I’m not the best drummer in the world. I don’t have the fastest hands or the most chops. I’m not the winner of a national drum-off and I don’t have any real fame as drummer. I’m not a master of Latin or Jazz. I’m not known as some Funk guru, nor have played for anyone famous (as many of my friends do).
I do however, know how to be the hardest working person in the room, and I have enormous love for the drums and drumming which helps me to be more disciplined than many.
When I attended Musician’s Institute in Hollywood, CA I graduated 1 of 36 out of a starting class of 300+. I made it into the school by some miracle and everyone was better than me. Everyone. Even the first half who quite after only 3 weeks of classes.
I had to quickly learn to adapt or be swallowed up.
Having saved up my own money and taken out personal loans to get there – I was not about to give up. After embarrassing myself several times in front of class and having teachers literally laugh at me, I developed a rigorous practice routine. I practiced 8+ hours per day just to keep up with the barrage of curriculum I was being given on a daily basis from all 12 of my classes.
I learned that my technique was bad, my hands were slow, and I was not as naturally gifted at playing the drums as I had previously thought, which was an enormous blow to my ego. I guess we all need that sometimes.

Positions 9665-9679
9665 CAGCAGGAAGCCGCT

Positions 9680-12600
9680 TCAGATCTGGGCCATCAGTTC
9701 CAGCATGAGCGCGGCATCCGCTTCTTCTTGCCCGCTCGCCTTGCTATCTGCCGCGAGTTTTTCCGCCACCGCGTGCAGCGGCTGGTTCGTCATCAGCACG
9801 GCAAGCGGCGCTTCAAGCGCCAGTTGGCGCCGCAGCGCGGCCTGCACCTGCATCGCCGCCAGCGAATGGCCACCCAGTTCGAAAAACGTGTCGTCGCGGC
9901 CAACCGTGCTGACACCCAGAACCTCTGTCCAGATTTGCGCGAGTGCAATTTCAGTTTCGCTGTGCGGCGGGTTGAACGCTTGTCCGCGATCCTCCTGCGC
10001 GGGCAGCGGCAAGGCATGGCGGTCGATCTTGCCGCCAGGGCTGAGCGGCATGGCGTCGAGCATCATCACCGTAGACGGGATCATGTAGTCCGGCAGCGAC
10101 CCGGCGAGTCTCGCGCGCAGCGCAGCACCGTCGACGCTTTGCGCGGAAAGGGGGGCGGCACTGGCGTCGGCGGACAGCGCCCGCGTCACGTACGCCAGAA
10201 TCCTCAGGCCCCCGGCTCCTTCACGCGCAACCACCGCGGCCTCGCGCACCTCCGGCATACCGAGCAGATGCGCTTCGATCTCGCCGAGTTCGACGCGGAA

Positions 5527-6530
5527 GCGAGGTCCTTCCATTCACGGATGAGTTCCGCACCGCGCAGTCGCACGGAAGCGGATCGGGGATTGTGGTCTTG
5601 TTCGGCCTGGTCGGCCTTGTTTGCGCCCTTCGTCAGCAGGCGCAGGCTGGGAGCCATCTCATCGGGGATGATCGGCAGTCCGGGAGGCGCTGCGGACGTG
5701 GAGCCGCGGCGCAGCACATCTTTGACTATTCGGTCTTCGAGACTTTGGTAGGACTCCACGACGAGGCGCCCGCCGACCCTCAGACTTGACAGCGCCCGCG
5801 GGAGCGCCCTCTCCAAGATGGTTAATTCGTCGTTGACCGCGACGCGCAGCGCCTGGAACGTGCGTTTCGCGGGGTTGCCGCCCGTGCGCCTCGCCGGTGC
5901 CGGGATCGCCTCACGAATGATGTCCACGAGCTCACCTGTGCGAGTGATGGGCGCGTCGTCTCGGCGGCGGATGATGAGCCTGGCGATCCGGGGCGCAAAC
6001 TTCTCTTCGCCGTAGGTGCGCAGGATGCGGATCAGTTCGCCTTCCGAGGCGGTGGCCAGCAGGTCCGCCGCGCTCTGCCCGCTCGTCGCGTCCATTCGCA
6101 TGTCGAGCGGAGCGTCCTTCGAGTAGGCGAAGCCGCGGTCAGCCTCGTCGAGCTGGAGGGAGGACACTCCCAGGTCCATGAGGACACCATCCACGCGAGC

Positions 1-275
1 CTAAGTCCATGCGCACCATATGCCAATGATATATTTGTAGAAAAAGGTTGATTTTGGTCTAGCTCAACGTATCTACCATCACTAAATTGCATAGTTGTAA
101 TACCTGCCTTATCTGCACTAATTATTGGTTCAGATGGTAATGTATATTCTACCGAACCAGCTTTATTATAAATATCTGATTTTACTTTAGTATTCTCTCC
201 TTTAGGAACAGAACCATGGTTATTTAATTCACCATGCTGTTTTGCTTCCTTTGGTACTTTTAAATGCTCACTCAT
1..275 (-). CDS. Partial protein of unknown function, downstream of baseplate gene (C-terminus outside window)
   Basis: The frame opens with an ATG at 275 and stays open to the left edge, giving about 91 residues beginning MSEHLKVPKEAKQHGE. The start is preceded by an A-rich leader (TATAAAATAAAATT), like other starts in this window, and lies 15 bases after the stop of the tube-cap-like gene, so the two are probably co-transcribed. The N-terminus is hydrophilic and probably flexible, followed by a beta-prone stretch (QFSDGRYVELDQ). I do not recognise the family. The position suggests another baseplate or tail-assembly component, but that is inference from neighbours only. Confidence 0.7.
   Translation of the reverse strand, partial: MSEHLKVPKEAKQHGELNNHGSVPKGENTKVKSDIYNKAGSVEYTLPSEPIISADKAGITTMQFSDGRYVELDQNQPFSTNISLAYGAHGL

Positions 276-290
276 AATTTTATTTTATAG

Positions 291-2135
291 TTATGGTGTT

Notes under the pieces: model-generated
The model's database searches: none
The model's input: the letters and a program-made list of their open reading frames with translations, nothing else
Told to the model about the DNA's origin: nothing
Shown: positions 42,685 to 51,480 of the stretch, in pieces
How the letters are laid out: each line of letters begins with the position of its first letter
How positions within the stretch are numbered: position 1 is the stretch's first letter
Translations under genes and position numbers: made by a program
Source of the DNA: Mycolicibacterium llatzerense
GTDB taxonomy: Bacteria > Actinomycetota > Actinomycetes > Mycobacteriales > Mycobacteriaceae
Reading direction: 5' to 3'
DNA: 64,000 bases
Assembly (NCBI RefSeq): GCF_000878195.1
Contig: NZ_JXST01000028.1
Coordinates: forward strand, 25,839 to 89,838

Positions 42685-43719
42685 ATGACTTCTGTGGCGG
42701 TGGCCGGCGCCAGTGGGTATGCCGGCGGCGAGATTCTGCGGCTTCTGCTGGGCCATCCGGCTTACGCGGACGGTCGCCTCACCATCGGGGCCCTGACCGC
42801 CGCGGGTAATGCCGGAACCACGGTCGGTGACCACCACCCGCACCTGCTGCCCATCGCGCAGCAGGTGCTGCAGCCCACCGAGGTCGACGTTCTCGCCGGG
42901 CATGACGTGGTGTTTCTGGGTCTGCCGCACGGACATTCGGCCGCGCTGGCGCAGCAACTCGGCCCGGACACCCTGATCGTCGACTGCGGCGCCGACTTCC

As hard as it was, I can look back now and see that the demands and the stress from my time there was the catalyst for me to approach learning the drums differently. I had to learn many things quickly and it revolutionized my time during lessons as well as my personal practice time. No longer did I spend hours upon hours trying to learn something. I found a better way. I found that I could learn more quickly by doing certain exercises on the drum set AND by spending less time forcing myself to learn through taking breaks or coming back to something later that was giving me trouble.
Two years later I emerged as one of the few survivors of an intense program. Not only that but I was voted most improved by the staff out of all of my graduating peers. some staff members even said they were going have to watch out for me taking their gigs.
I also learned to have faster hands, better technique, and better time than many of my school mates. I didn’t go on to play for any large acts. Rather, I learned through trial and error that it wasn’t a fit for me to be famous, or pursue a gig just because it was prestigious. I instead, learned it was more important for me to accept gigs that were meaningful to me on a personal level. I always want my music to say something, to mean something, to last. An ultimately to help and to inspire and encourage people, which is what led me to teaching in the end.
I have been teaching since 2004 and I have taught my own techniques to all of my students in order to set them up for success. I teach them drumming in such a way they can avoid using poor technique and hours upon hours trying to learn a certain groove, technique or style. Don’t make the mistakes I made! Learn from an experienced teacher who loves to teach.
If you’re interested in learning the drums, no matter your skill level (or rhythm level for that matter), or natural ability, I can teach you.
Contact me today to discuss. Your first lesson is free so there’s nothing to lose!
Text me directly at 936-628-4091
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